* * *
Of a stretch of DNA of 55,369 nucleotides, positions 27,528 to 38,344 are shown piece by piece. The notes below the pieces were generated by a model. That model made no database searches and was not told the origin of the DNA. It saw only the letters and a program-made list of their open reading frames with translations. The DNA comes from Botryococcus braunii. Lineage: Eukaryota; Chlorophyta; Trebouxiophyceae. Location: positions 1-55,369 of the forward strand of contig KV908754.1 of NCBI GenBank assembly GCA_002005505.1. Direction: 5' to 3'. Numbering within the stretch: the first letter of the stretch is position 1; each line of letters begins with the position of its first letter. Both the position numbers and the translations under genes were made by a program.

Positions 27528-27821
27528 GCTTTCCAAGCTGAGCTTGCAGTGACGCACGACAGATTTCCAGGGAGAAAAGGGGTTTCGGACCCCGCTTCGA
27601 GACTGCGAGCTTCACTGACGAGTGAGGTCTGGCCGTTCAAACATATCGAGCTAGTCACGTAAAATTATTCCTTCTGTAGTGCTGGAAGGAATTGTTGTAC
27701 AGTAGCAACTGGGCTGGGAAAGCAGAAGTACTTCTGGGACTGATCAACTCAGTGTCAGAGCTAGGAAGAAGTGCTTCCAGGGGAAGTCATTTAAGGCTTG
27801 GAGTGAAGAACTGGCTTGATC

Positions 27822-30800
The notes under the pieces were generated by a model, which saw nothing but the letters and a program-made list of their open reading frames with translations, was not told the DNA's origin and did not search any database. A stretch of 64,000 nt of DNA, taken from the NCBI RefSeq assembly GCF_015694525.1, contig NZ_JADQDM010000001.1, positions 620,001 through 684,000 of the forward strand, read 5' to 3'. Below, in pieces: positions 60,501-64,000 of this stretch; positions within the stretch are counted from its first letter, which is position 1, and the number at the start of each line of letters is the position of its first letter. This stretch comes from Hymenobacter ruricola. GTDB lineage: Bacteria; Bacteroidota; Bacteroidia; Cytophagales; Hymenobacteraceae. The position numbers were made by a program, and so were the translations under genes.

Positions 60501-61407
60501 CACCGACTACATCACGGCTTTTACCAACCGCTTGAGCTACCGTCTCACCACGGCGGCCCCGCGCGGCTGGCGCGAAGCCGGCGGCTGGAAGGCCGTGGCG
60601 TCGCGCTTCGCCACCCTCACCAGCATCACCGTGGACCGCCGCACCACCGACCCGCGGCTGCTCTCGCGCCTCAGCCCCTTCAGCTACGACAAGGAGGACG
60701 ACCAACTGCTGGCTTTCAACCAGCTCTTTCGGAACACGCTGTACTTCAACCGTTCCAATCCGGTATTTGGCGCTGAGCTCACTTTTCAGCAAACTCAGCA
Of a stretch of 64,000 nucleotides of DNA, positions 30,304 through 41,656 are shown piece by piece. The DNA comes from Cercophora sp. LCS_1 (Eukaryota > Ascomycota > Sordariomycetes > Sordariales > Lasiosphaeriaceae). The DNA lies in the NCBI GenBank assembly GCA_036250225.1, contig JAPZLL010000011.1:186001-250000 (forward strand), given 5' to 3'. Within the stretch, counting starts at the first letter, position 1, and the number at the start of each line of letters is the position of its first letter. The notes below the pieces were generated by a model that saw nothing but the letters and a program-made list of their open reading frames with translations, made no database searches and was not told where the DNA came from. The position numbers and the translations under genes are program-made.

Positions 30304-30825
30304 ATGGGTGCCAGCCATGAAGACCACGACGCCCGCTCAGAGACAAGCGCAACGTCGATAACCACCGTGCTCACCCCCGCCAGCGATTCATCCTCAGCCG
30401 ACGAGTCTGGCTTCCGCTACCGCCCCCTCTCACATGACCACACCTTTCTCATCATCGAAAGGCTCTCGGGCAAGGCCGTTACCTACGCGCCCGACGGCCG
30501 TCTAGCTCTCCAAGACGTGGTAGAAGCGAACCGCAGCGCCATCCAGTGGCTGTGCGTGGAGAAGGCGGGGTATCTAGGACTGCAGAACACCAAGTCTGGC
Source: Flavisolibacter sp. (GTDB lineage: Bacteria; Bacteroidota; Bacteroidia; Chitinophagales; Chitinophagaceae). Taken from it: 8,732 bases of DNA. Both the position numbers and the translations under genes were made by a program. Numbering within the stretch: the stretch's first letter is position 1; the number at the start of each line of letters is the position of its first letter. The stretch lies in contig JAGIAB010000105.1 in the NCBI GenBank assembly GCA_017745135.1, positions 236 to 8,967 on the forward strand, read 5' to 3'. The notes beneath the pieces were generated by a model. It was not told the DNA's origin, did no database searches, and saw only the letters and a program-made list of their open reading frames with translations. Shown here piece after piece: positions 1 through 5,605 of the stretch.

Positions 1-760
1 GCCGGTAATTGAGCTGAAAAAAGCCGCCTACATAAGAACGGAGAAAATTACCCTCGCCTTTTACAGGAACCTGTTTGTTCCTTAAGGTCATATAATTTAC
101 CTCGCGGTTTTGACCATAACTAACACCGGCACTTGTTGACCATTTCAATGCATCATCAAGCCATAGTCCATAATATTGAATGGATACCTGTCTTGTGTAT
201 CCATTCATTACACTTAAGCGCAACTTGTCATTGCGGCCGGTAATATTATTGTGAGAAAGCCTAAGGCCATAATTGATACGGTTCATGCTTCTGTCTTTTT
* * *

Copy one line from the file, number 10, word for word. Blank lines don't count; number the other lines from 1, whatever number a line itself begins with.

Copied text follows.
60501 CACCGACTACATCACGGCTTTTACCAACCGCTTGAGCTACCGTCTCACCACGGCGGCCCCGCGCGGCTGGCGCGAAGCCGGCGGCTGGAAGGCCGTGGCG